The Stream Doctor

June 7th, 2004

Email YOUR Questions directly to the Stream Doctor. This is your opportunity to get an experts professional opinion on anything stream related.

Q. My question is twofold. I live in Connecticut and the local stream I fish (the Salmon River) has been undergoing Atlantic Salmon restoration for quite awhile with limited success. I've had a number of theories about why this is, and one of the first is that they stock the salmon as parr, rather than eggs, thereby reducing the "Survival of the Fittest" attribute and/or imprinting of the rivers smell. Would that be an accurate statement? Also, this stream is heavily fished and therefore heavily stocked (browns, brookies, and rainbows) and I have seen trout parr so I know the river is of good quality. But I can't help but wonder if they should remove the browns and rainbows while replenishing the brookies with native strains to try to get the ecosystem somewhat closer to what the salmon need. Do you believe this could be another piece to the puzzle?

A. Not being familiar with the fisheries management program in Connecticut, I'm not going to be able to give you very satisfactory answers to your questions; you need to talk to the local biologists who are familiar with the fisheries present and the thinking behind the stocking policies. I will, however, take a shot at some of your points. You'd be surprised how much fisheries work is done with little or attention paid to the ecological characteristics of the stream.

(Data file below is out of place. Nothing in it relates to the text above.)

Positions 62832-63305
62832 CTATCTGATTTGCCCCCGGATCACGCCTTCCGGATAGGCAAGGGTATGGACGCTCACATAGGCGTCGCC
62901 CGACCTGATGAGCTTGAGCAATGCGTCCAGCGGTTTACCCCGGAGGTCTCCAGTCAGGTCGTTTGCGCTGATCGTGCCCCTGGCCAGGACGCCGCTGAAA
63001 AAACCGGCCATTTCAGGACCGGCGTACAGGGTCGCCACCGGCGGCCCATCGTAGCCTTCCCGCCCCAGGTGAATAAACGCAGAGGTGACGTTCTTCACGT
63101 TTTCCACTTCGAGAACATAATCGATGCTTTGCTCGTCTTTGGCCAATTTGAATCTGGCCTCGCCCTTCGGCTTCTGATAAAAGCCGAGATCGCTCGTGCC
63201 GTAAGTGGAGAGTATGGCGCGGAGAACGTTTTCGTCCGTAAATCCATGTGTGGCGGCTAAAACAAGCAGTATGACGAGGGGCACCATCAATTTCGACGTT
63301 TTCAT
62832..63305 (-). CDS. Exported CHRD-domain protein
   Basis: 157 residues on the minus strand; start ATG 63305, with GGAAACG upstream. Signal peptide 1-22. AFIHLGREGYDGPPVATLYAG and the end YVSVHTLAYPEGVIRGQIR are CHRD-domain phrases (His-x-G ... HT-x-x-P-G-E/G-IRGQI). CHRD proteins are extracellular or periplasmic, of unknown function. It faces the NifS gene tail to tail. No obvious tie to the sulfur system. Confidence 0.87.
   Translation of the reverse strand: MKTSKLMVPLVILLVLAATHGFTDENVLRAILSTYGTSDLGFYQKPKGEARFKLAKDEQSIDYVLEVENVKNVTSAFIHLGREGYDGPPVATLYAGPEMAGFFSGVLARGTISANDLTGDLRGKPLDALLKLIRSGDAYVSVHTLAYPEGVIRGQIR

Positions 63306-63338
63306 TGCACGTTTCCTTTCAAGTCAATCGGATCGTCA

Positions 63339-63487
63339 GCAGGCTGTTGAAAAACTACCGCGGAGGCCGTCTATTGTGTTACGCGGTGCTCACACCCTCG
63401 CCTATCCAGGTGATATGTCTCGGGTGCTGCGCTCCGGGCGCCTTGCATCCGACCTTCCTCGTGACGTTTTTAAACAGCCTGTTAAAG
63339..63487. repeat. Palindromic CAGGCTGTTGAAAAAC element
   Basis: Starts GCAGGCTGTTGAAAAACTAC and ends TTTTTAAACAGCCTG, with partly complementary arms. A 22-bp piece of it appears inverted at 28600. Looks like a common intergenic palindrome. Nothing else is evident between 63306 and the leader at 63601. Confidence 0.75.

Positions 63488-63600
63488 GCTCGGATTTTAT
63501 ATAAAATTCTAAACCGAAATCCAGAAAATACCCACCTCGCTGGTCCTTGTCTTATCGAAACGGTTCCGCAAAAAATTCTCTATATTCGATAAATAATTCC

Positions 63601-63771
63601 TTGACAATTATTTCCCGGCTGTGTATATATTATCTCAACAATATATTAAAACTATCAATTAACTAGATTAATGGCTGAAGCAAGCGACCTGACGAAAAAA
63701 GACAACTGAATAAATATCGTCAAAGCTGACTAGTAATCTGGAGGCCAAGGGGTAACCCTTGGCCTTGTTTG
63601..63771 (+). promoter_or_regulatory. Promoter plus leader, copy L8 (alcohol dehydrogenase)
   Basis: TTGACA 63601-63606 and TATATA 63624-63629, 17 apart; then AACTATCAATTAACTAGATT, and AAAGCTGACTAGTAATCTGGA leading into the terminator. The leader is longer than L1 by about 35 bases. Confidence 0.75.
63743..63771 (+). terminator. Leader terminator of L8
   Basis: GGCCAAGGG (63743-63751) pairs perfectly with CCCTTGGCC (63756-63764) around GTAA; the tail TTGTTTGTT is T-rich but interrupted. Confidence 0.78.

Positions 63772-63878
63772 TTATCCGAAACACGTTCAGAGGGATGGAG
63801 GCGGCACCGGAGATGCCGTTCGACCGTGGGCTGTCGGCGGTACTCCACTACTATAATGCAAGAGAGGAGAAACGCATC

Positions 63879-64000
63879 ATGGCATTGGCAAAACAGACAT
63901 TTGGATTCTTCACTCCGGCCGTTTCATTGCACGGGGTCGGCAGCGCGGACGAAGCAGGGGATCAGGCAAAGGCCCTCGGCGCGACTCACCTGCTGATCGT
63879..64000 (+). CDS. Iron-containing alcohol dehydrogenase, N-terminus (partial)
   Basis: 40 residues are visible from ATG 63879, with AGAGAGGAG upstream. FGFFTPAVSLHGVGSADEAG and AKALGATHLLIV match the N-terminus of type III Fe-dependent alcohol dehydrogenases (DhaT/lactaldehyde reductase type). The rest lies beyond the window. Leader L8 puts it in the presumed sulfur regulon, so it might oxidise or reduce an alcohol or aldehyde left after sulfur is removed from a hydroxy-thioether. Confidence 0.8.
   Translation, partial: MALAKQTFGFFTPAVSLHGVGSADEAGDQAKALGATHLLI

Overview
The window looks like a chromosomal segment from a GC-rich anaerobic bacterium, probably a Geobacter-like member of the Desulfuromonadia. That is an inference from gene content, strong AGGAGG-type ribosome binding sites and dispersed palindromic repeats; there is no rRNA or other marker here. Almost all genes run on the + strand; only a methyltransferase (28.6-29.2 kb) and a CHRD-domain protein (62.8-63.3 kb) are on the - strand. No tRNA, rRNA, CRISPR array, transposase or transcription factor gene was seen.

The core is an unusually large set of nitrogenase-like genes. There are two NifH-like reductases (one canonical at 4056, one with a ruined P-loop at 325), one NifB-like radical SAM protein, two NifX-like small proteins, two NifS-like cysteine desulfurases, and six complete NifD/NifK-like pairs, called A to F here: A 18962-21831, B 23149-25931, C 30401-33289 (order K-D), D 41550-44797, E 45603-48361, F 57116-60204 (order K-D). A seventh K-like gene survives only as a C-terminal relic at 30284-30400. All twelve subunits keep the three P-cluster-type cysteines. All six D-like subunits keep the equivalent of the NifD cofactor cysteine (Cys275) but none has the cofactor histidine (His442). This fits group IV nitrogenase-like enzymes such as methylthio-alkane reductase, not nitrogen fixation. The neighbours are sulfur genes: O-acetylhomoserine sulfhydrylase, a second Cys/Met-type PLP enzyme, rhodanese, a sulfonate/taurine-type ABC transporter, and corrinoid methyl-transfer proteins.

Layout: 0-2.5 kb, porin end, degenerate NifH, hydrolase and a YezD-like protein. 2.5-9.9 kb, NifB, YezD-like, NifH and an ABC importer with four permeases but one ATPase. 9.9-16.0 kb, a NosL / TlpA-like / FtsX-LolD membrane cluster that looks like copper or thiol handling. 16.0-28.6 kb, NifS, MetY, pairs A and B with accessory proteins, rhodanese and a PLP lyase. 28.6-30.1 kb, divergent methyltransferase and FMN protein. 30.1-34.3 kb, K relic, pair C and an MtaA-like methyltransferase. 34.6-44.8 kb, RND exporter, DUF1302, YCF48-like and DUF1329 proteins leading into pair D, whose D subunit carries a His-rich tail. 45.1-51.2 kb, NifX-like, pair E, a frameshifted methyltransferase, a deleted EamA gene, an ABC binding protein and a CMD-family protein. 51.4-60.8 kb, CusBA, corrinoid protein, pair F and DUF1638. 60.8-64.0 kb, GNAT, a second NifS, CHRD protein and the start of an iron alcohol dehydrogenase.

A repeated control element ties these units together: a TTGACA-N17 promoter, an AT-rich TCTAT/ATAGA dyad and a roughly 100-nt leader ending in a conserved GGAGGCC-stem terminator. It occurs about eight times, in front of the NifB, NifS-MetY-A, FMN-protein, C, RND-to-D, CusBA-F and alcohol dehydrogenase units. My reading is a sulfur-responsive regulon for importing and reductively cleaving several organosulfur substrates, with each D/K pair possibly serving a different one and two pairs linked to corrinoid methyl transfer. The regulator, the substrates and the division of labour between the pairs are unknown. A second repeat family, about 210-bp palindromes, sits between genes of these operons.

First, stocking as parr vastly improves the survival rate; stocking of eggs is rare, costly, and not always very efficient, especially on a large scale. I don't think it has much to do with "survival of the fittest." In fact, this attribute applies to the parr just as much as it would to the eggs. The importance of imprinting the river's "smell" would only be important if they were expecting these fish to migrate and return to spawn; your later statements make me wonder if these fish are put in only for "put-and-take" fishing, thus making imprinting of little importance. Again, not being familiar with what the biologists are trying to do makes my comments just guesses.

Your comments about ecosystem restoration raises a ton of questions, but again, without knowing details makes it difficult for me to comment. I can't understand why an Atlantic salmon restoration project is being done in a stream heavily stocked with three trout species. So, rather than wildly speculating as to what might best be done, I think I better just not say anything. Sorry.

If you have a question, please feel free to contact me.
~ C. E. (Bert) Cushing, aka Streamdoctor
105 W. Cherokee Dr.
Estes Park, CO 80517
Phone: 970-577-1584

The 'Stream Doctor' is a retired professional stream ecologist and author, now living in the West and spending way too much time fly-fishing. You are invited to submit questions relating to anything stream related directly to him for use in this Q & A Feature at

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